Scientific Computing

Course Home Page

Spring, 2002 Jonathan Goodman
Office hours: Wednesday, 10-12. Office: 617
Department of Mathematics
Department of Computer Science
Courant Institute of Mathematical Sciences

Questions or comments

If you have questions, please check the FAQ, then contact me (see the contact information above). I welcome comments on the lecture notes from anyone, enrolled or not.


To help people communicate with each other, there is a class bboard. Please check this regularly since I will also post announcements there. If you have questions or problems with the homework or notes, please post them rather than emailing them to me. This way everyone can see them. I will not use the Computer Science Department maintained class mailing list.

Course Description

This is a one semester graduate course covering the basics of practical scientific computing for mathematicians, computer scientists, physical scientists, and finance. Topics ranging from basic mathematical principles and algorithms of numerical analysis to practical issues ranging from software reliability to performance on modern computing hardware. The outline below contains details of contents.

The prerequisites are linear algebra, multivariate calculus, some computer literacy, and (for the Monte Carlo part) some exposure to elementary probability theory. Students are expected to program in C/C++ from the beginning. With considerable effort, a student could learn C/C++ while taking the course; see below for more on this. I write C/C++ to indicate that students may use C or C++. For the scientific computing software we build in this class, the distinction between C and C++ is monor. Students will also be expected from the beginning to use scientific visualization software. I highly recommend Matlab for this purpose. It is very easy to learn and use and gives high quality plots. A depricated alternative is Excel. Matlab for the PC is available to NYU students through the NYU Computer Store for $99. Matlab and C/C++ environments are also available on the SUN workstation network maintained by the Courant Institute. All students registered for the course are entitled to use this system.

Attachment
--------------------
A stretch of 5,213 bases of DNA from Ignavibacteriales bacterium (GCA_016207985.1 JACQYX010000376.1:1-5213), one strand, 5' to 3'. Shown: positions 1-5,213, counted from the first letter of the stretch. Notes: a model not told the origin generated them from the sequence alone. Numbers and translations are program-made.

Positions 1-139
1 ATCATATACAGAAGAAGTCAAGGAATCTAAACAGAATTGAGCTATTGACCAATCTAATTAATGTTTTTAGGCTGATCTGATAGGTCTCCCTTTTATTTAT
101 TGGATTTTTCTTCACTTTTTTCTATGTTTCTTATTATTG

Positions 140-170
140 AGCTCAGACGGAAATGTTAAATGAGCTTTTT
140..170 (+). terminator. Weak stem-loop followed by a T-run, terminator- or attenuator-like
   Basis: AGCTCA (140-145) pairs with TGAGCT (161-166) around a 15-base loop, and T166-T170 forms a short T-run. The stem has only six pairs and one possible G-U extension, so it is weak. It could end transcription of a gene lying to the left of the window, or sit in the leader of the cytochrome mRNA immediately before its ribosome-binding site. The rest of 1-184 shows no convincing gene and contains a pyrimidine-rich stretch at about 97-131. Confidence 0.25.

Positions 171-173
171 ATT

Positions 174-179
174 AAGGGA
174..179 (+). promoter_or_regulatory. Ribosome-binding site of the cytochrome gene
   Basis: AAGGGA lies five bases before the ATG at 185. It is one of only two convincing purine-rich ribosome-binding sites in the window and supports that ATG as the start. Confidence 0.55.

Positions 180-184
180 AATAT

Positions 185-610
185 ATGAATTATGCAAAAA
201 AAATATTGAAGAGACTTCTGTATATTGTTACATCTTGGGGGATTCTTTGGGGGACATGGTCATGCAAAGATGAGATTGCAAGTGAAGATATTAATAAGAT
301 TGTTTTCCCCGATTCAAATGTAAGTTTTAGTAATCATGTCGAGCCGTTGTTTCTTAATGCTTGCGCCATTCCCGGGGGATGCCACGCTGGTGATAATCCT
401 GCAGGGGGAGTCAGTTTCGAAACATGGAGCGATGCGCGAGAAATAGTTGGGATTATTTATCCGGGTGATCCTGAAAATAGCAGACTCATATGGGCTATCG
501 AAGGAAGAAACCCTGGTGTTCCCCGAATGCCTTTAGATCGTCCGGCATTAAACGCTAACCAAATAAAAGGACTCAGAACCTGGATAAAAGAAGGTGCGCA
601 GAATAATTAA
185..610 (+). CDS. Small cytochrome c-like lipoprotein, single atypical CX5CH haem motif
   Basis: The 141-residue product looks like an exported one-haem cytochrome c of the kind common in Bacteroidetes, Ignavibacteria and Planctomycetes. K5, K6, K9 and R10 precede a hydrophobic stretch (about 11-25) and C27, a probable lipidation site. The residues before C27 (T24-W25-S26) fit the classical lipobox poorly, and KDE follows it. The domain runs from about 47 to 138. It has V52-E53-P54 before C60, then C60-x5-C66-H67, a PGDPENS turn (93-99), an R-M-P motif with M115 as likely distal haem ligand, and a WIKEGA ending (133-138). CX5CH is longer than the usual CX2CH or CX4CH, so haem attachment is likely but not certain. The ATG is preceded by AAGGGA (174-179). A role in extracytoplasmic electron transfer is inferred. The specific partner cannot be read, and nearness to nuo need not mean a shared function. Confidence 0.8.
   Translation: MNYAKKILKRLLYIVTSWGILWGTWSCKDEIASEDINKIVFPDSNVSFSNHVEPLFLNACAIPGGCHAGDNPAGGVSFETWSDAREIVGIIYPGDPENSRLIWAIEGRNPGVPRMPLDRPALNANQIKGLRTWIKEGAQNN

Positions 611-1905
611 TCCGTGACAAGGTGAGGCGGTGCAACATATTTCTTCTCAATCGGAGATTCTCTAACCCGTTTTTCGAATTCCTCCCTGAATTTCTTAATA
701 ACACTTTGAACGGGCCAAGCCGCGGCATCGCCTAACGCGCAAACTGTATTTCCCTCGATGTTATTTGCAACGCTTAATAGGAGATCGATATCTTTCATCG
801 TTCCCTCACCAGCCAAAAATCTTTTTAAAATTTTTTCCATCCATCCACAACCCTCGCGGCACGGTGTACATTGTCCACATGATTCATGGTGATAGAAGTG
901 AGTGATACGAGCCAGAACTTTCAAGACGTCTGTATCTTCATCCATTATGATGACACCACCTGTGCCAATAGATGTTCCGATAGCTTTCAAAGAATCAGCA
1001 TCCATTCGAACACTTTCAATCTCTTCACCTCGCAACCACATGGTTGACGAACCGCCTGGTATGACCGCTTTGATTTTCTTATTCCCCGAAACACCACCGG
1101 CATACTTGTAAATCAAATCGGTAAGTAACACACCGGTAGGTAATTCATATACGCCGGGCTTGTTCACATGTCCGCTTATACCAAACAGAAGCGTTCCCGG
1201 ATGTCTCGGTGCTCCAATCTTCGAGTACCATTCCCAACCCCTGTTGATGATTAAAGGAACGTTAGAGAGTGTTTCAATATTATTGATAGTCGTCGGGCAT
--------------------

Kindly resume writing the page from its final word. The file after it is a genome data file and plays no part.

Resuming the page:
The grade will be based on weekly homework assignments the majority of which involve computing. Students are encouraged to discuss and help each other with assignments with each other but must write software individually. I estimate that the course will require between 8 and 10 hours per week out of the classroom, depending on the student's background. Students will be expected to hand in printouts of the software together with some plots and possibly other output. Students must also include some comments on the results. All assignments must come to me as hard copy. I will not accept fax or email submissions. Assignments will be graded partly on the basis of the quality of the code, including the quality of the comments, clarity of the control structure, modularity, etc.

The text for the course is a series of lecture notes I am writing, which will be posted on this page as they become available.


Lecture notes

These lecture notes are supposed to become a book soon. I welcome comments, positive or (especially) negative, from students and web surfers. I am editing the notes so the posted versions may change. I will always date the posted version so you can see when yours is superseeded. If you have a Windows or Linux box, you can download a Postscript reader or an Acrobat reader

. Homeworks